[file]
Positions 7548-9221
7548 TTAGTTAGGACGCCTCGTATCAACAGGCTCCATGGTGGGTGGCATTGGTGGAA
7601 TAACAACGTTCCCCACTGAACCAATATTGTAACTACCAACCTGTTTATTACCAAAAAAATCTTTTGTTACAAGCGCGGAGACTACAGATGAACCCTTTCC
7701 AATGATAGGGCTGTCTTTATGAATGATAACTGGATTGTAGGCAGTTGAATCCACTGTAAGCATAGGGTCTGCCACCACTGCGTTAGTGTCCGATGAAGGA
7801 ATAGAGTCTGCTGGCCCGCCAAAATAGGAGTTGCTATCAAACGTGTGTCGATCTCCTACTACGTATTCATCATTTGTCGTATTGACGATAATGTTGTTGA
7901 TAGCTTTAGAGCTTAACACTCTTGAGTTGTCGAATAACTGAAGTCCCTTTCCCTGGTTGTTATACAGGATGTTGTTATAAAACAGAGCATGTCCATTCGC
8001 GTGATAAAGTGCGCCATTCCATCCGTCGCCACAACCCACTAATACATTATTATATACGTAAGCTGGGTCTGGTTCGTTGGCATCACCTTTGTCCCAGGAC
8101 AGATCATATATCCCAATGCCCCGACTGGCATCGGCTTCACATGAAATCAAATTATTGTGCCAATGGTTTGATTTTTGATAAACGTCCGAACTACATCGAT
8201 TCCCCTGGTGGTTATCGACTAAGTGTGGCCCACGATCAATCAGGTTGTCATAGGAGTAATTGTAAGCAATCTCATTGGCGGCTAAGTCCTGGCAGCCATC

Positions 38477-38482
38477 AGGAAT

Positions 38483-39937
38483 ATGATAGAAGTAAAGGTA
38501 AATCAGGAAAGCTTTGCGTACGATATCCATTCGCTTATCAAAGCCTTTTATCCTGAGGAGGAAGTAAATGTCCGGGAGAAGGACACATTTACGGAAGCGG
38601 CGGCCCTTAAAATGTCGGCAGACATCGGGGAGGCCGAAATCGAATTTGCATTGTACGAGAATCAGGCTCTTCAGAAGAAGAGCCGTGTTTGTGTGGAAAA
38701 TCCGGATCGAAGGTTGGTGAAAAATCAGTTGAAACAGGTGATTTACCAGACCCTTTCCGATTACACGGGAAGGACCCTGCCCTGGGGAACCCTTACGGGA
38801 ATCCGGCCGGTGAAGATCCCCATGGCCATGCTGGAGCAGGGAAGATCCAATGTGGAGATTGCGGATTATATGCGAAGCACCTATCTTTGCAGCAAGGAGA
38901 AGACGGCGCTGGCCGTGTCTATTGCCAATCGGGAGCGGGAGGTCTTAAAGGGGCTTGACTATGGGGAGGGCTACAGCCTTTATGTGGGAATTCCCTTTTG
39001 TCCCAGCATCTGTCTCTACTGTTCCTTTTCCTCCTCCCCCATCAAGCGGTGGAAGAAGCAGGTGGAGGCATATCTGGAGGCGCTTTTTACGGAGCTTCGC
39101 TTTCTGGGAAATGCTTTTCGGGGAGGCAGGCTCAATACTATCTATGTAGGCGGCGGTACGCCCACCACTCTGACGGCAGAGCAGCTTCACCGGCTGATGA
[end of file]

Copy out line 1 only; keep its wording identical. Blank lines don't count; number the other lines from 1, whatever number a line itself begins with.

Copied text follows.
Positions 7548-9221